Reply With Quote Quick reply to this message
 
Old 09-09-2009, 03:24 PM
 
Location: Southern NC
1,920 posts, read 4,339,763 times
Reputation: 2517
Quote:
Originally Posted by Peggy Anne
Many people do pay a certain amount for food stamps. It's on a sliding scale.


Quote:
Originally Posted by rayneinspain View Post
Really?

I hope you can find a link, because my search came up [not surprisingly] EMPTY.

Not to mention the fact that the premise makes absolutely no sense whatsoever. Why would people PAY for something they can't afford to begin with?

You qualify out of need...the only sliding scale is how much you are allotted based on income and family size.

That's the 'sliding scale'.
Yeah.....no.....there is no "paying" for food stamps....
You are given an amount based on income and number of family members living in your home....when your income goes up, you are to report that within 5 days....then your food stamp amount goes down accordingly.
Reply With Quote Quick reply to this message
 
Old 09-09-2009, 03:52 PM
 
Location: Austin, TX
1,065 posts, read 1,527,778 times
Reputation: 465
Quote:
Originally Posted by Yeledaf View Post
This is no joke.....

"...for those on food stamps, higher prices for milk, eggs, bread and other staples often mean tough choices and empty bellies. Many are forced to forgo fresh vegetables and meat, while loading up on pasta and potatoes. Others are turning to churches, food banks and other charities, which are already strained by the increased demand."


On food stamps and still hungry - May. 6, 2008

Some people are truly deserving, I don't dispute that. Having said that, how many of theses people with "empty bellies":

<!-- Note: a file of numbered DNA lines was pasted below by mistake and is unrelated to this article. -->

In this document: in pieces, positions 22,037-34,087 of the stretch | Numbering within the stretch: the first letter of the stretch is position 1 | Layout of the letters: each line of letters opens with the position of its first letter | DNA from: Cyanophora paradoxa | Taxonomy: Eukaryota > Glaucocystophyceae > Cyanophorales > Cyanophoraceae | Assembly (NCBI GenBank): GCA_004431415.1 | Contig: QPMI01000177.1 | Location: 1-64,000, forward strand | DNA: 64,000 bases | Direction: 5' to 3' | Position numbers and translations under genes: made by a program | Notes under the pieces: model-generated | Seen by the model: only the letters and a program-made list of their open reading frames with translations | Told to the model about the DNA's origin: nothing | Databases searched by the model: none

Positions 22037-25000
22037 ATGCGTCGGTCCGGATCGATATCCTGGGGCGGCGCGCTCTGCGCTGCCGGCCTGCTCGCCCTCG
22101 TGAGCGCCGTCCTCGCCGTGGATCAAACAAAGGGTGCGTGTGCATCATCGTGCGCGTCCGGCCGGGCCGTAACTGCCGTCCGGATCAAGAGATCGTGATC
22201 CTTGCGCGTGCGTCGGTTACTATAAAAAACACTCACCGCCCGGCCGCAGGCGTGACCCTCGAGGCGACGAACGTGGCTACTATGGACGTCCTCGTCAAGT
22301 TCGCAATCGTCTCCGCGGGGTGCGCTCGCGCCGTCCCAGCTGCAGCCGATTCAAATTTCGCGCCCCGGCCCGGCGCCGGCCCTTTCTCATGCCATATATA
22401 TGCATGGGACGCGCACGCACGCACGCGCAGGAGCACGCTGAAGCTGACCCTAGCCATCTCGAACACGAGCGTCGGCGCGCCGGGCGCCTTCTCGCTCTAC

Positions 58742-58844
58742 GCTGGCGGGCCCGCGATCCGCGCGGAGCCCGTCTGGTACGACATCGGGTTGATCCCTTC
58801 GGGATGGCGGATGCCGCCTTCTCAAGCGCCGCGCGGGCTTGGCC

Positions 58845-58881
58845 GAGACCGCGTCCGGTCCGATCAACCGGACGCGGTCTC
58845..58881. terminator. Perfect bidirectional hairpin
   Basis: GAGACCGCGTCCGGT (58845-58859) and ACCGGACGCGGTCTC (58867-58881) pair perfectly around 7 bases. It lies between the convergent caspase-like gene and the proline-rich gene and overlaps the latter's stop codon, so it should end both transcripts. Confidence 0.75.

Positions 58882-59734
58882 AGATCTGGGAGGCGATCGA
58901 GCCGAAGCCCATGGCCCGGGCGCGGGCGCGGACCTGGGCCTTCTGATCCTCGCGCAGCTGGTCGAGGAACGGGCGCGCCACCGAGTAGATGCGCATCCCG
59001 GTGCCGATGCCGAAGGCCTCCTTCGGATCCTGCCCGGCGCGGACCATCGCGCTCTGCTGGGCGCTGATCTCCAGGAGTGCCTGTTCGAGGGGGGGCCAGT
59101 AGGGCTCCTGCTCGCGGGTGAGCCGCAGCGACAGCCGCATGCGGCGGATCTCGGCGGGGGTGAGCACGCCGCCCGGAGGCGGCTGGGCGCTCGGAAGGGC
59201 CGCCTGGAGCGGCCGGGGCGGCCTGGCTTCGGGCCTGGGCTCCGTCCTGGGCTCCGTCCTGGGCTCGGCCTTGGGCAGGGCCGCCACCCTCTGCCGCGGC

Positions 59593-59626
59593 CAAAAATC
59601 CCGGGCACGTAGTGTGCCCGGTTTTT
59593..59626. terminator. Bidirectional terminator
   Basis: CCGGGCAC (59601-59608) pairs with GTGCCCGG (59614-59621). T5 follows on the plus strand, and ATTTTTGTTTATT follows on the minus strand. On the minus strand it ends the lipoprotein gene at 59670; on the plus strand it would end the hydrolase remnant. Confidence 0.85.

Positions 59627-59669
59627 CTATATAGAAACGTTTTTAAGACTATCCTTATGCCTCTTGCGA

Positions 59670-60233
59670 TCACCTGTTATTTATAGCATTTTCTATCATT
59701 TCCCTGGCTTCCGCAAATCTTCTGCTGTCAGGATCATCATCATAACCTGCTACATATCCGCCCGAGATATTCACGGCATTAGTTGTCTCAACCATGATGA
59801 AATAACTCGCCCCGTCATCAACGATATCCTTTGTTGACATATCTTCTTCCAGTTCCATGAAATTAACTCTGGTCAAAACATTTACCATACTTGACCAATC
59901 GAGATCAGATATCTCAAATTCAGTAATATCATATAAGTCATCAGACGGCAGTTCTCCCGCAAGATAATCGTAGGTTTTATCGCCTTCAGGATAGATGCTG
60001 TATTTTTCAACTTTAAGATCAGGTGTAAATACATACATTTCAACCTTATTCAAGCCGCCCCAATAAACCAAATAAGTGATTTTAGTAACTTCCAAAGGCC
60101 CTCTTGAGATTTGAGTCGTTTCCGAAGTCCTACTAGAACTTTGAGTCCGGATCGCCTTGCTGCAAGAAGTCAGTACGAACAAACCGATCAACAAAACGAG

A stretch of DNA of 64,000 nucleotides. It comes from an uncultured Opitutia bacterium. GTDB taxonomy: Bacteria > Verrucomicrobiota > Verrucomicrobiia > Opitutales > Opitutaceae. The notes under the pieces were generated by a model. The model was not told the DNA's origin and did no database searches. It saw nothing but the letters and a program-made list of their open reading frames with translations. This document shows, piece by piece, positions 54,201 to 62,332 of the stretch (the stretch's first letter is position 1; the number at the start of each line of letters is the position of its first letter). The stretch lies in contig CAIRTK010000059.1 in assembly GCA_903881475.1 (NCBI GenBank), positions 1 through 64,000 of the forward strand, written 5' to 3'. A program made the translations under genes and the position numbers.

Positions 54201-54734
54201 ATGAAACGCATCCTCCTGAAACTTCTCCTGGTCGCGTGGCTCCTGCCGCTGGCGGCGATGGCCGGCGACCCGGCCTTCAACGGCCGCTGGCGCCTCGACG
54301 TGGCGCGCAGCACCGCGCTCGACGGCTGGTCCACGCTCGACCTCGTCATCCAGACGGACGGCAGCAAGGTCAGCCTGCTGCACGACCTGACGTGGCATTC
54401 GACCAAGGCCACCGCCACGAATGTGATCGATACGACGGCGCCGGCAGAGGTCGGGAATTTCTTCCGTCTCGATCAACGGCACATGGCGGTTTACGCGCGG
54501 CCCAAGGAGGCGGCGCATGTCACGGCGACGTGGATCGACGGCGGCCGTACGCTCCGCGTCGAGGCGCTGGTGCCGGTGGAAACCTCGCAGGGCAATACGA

Have TV's
Have cable/satelite
Have cars/trucks that are more than they NEED
Have AC
Drink alcohol
Smoke cigarettes
Worked less than 50+ hours last week
By name brand clothing

Many is the answer. And that is called the consequences of making POOR decisions.

If none of the above is true about you, and you are going hungr, then I truly feel bad for you and don't mind some my tax dollars going to feed you.
Reply With Quote Quick reply to this message
 
Old 09-09-2009, 04:00 PM
 
Location: Lake Oswego, Manhattan, Aspen
3,229 posts, read 4,194,518 times
Reputation: 11590
Well, let's see... Half a pound of Piccolini (on clearance) is still fifty cents. A can of tomatoes (on sale) is fifty cents. A can of black beans (on sale) is fifty cents. Olive oil is pricey, but Canola would be maybe a nickel, and salt plus celery seed would be another nickel. So, for about two bucks, I can throw together a quick meal, when it's just Hubby & Me. So, we'd just barely scrape by, at the buck-a-meal rate that the food stamp people are allowing. I can see how the kid is struggling. A pound of Cabbage is about fifty cents, and a meal for one person, steamed. That would leave another fifty cents for a piece of fresh fruit. That really leaves very little wiggle-room.

I was prepared to be unsympathetic. But instead, I'm feeling the girl's insecurity. Last few times I've been to the grocery, EVERYTHING I bought was marked down/out of stock/special. And still, I pay around twenty bucks for groceries. Admittedly, I got some great stuff....artisanal breads...Mozzarella...cottage cheese....banannas... And I get to float up to my suburban grocery in a Lexus SUV. I don't have to pick through overpriced junk at an inner-city grocery. Heaven knows how I'd manage to skimp on baby food.

I genuinely believe that the kid is having a rough time of it.
Reply With Quote Quick reply to this message
 
Old 09-09-2009, 04:08 PM
 
Location: Southern NC
1,920 posts, read 4,339,763 times
Reputation: 2517
Quote:
Originally Posted by GrandviewGloria View Post